After President Trump promised to repeal President Obama’s executive order protecting so-called Dreamers from deportation, the future of the program is uncertain. A bipartisan bill from three Washington members of Congress would extend the program’s protections.
Legislation pushed by three Washington members of Congress — two Republicans and one Democrat — would extend protections to so-called Dreamers, young immigrants who were brought to the United States as children without legal permission.
The bill, which Reps. Pramila Jayapal of Seattle, Dave Reichert of Auburn and Dan Newhouse of Sunnyside signed on to co-sponsor on Monday, would protect people currently covered by President Obama’s Deferred Action for Childhood Arrival (DACA) program.
People eligible for DACA — undocumented immigrants age 35 and under who came to the U.S. before age 16, have lived here since 2007 and are in school, or have graduated or served in the military — would be protected from possible deportation for three years.
Obama created DACA, which covers about 750,000 people nationwide and 17,000 in Washington, by executive order. President Trump repeatedly promised on the campaign trail to repeal that order.
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It remains unclear what action Trump will take. He could repeal the program, or his administration could simply stop giving out new authorizations but continue to renew protections for those already participating.
His comments on DACA since the election have been vague.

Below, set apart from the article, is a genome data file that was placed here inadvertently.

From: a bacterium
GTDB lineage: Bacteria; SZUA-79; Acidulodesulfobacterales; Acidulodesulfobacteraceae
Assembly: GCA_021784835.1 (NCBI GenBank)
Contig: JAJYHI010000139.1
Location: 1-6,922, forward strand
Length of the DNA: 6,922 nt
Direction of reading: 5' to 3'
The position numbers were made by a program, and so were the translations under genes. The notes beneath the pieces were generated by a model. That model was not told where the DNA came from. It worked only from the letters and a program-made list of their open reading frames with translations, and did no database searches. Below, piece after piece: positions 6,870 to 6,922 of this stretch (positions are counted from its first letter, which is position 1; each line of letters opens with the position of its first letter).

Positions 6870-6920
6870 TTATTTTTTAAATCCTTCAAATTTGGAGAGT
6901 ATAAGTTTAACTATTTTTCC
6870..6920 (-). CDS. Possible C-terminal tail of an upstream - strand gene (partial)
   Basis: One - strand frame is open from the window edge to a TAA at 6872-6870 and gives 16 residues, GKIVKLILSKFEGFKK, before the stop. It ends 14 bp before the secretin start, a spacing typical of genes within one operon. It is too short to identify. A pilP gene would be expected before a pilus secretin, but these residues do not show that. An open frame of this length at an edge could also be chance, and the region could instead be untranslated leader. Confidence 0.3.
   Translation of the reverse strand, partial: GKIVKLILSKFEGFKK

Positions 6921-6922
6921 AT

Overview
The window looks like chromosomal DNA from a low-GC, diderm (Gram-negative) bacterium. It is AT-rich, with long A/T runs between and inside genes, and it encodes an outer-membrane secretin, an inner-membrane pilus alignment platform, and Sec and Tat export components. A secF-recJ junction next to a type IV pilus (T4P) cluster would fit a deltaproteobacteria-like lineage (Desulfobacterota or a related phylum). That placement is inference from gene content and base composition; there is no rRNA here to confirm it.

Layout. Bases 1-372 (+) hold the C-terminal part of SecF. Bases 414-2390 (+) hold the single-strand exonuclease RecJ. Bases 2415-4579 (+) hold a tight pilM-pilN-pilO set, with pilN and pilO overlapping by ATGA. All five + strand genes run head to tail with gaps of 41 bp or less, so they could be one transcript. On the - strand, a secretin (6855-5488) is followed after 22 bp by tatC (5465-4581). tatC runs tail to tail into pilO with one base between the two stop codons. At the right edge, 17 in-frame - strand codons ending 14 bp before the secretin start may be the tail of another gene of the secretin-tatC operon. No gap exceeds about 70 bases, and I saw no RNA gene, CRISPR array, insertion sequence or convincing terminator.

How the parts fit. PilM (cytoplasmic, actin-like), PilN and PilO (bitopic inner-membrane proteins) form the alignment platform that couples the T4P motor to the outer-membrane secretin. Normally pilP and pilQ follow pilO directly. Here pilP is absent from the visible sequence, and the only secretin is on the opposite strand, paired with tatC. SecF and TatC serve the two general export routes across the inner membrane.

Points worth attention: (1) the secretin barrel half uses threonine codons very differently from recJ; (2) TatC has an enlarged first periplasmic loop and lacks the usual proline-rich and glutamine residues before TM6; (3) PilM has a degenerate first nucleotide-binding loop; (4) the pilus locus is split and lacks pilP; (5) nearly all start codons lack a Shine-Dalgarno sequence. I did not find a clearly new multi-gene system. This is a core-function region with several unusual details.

“They shouldn’t be very worried,” he said of Dreamers in an interview last week with ABC News. “They are here illegally. They shouldn’t be very worried. I do have a big heart. We’re going to take care of everybody. We’re going to have a very strong border.”
Reichert and Newhouse, both Republicans, criticized the implementation of Trump’s recent executive order temporarily banning all refugees and immigrants from seven majority Muslim countries, but would not say if they supported or opposed the underlying policy.
But Reichert has a history of supporting DACA.
“We can and should defend the children who were brought to our nation many years ago outside their own control,” Reichert said Tuesday, in a prepared statement. “This is their country and their home.”
Newhouse voted to end DACA in 2015. He told the Yakima Herald in July that he did so because it was done through executive action, which he called unconstitutional.
“Our own communities in central Washington are a testament to the contributions of immigrants to the fabric of American society,” Newhouse said in a prepared statement. “These children and young adults deserve stability here in the U.S. while Congress comes together on long term immigration reform.”
Jayapal, a newly elected Democrat who previously founded an immigrant advocacy group, called it a “moral responsibility” to protect Dreamers.
“Not only because they are our friends, neighbors and loved ones, but because it’s the right thing to do,” she said in a prepared statement. “We are the land of opportunity that welcomes anyone seeking a better life and access to the American dream.”